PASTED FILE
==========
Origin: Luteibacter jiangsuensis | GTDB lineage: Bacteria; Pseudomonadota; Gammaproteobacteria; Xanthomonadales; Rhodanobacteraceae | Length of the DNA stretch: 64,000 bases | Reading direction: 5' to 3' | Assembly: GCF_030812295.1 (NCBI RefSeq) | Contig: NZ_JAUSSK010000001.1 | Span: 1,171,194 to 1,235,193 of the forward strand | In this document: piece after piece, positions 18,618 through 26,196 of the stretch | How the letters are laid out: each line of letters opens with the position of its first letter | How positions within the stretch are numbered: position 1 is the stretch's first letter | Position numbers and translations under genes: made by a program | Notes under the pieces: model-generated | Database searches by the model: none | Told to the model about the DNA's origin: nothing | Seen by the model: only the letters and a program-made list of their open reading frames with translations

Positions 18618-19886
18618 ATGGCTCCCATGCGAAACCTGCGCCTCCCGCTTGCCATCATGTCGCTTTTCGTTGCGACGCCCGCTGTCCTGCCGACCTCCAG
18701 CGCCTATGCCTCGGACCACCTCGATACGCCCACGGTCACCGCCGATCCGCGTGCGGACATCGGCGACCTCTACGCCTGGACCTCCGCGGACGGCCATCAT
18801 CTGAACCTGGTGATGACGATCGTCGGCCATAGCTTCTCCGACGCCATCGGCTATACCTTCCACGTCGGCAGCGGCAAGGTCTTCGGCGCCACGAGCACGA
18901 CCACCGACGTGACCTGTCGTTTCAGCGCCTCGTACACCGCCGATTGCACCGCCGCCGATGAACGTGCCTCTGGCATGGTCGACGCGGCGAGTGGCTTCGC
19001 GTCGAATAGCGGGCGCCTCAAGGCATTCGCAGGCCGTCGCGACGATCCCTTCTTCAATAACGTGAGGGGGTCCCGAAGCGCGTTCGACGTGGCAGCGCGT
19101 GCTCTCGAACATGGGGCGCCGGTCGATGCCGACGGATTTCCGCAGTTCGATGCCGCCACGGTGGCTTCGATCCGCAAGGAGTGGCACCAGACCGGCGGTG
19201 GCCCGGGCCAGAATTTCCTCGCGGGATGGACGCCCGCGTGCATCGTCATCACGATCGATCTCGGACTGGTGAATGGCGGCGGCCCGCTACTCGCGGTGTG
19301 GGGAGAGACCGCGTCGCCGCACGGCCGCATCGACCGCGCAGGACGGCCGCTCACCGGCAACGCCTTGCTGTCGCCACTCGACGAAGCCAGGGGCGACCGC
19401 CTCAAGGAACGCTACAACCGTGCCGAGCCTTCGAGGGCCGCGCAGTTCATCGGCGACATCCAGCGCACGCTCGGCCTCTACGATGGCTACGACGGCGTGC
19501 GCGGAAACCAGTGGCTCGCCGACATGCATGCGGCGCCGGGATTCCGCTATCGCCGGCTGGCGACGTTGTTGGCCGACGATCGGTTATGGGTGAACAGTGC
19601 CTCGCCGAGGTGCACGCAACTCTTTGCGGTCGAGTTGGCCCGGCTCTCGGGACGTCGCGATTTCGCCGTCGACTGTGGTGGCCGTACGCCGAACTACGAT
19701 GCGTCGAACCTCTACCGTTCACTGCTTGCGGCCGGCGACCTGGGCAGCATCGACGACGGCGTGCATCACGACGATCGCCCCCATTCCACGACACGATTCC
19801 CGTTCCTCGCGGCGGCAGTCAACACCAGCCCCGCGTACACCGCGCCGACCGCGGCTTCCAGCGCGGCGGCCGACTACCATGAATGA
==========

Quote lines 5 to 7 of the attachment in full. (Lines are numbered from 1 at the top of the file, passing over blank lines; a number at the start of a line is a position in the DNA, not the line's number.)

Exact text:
18801 CTGAACCTGGTGATGACGATCGTCGGCCATAGCTTCTCCGACGCCATCGGCTATACCTTCCACGTCGGCAGCGGCAAGGTCTTCGGCGCCACGAGCACGA
18901 CCACCGACGTGACCTGTCGTTTCAGCGCCTCGTACACCGCCGATTGCACCGCCGCCGATGAACGTGCCTCTGGCATGGTCGACGCGGCGAGTGGCTTCGC
19001 GTCGAATAGCGGGCGCCTCAAGGCATTCGCAGGCCGTCGCGACGATCCCTTCTTCAATAACGTGAGGGGGTCCCGAAGCGCGTTCGACGTGGCAGCGCGT